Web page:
The wife as an accomplice: Section 377 and the regulation of sodomy in marriage in India

Mandal, Saptarshi (2016) The wife as an accomplice: Section 377 and the regulation of sodomy in marriage in India. In: The Life and Future of British Colonial Sexual Regulation in Asia,, 8 and 9 October 2015, Singapore.

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Dominant judicial construction posits s 377 of the Indian Penal Code as embodying a neutral prohibition of socially disapproved sexual acts, that applies to persons irrespective of their sexual identity, orientation or legal status. This article refutes this proposition by examining the legal regulation of sodomy within marriage in India. By comparing the legal regulation of sexual acts referred to as “unnatural sex” by s 377 with the regulation of the same set of sexual acts within marriage, by Indian divorce law and Indian rape law, the article highlights the exceptional treatment of what is otherwise deemed “unnatural”. In the process, the article seeks to uncover a lesser-known legacy of colonial (sexual) governance in contemporary India: the idea of consensual sodomy within marriage, which also casts the wife as an “accomplice”.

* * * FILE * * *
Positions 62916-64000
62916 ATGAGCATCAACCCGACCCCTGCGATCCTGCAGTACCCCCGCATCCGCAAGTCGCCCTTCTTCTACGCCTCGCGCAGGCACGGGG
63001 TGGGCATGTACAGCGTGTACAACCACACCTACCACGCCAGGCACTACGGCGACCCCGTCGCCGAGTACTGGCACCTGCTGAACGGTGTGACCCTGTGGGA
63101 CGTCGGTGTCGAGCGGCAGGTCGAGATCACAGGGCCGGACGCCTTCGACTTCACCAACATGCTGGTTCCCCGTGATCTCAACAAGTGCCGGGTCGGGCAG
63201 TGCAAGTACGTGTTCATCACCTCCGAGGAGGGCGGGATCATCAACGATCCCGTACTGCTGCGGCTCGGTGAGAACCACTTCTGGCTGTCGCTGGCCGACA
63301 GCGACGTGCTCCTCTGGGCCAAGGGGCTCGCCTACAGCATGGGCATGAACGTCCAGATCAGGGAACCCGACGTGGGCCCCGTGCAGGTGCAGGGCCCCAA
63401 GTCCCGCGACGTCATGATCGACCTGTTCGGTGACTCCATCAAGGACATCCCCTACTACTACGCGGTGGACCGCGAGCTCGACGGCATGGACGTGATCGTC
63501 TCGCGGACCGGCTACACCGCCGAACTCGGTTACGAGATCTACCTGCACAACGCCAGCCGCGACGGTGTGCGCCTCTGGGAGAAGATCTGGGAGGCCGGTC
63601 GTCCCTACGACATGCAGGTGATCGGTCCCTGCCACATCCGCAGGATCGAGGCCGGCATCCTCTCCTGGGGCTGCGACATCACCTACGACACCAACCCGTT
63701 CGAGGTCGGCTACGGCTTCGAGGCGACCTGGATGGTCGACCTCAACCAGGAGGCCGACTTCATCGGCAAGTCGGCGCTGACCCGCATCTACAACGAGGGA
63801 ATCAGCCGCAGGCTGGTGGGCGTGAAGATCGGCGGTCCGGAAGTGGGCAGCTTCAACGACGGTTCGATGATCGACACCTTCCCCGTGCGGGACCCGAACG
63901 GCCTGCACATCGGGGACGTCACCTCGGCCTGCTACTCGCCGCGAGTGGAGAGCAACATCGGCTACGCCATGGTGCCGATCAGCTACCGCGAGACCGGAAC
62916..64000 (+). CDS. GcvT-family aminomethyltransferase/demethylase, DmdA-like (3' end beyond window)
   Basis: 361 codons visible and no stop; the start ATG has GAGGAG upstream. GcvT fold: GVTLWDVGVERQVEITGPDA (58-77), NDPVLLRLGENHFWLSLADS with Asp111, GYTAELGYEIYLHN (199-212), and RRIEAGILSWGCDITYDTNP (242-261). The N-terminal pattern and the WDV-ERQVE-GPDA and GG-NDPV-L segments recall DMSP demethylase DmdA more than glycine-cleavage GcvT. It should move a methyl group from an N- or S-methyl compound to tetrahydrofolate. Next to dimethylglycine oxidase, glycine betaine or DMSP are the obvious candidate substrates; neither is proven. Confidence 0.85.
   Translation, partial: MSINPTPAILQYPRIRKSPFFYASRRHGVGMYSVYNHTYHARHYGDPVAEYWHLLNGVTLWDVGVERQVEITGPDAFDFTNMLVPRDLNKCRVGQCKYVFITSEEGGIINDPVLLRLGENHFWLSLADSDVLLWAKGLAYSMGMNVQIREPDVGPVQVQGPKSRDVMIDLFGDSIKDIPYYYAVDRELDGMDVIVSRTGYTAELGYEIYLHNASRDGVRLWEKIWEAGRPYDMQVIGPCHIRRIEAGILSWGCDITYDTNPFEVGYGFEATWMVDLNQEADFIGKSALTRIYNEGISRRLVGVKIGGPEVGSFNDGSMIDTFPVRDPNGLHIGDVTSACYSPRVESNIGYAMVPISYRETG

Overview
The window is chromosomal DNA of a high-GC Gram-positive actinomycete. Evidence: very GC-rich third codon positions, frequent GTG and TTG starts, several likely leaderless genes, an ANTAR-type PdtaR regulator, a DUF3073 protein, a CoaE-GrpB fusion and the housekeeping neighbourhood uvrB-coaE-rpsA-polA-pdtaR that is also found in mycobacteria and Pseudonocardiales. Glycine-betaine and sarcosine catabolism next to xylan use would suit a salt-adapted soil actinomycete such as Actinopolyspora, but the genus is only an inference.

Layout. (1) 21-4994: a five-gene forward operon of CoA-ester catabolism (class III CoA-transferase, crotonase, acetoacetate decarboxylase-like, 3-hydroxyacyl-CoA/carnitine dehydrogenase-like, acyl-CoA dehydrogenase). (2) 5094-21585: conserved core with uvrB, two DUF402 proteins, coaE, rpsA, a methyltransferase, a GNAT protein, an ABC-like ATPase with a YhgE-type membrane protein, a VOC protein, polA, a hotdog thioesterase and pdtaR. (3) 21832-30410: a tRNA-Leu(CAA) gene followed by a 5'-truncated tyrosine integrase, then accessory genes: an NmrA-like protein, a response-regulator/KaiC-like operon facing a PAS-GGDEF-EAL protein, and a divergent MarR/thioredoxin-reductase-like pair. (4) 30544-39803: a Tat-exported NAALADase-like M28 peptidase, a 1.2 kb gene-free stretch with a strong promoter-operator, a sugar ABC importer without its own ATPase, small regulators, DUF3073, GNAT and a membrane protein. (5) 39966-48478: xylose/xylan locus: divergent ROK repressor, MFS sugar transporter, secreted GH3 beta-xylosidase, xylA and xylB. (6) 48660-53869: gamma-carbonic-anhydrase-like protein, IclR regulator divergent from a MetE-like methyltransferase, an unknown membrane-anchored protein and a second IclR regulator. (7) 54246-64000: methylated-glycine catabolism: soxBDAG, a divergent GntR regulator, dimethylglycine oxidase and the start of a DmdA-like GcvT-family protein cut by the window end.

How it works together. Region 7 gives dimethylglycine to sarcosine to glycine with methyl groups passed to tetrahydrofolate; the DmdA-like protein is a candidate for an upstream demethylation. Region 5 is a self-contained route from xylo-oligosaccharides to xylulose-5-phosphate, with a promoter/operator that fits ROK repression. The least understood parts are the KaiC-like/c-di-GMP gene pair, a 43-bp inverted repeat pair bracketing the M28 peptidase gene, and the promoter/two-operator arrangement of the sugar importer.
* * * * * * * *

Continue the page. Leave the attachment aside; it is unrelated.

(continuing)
Item Type: Conference or Workshop Item (Paper)
Keywords: Indian Penal Code | Indian divorce law
Subjects: Social Sciences and humanities > Social Sciences > Law and Legal Studies
JGU School/Centre: Jindal Global Law School
Depositing User: Amees Mohammad
Date Deposited: 17 Feb 2022 07:29
Last Modified: 09 Apr 2022 06:55


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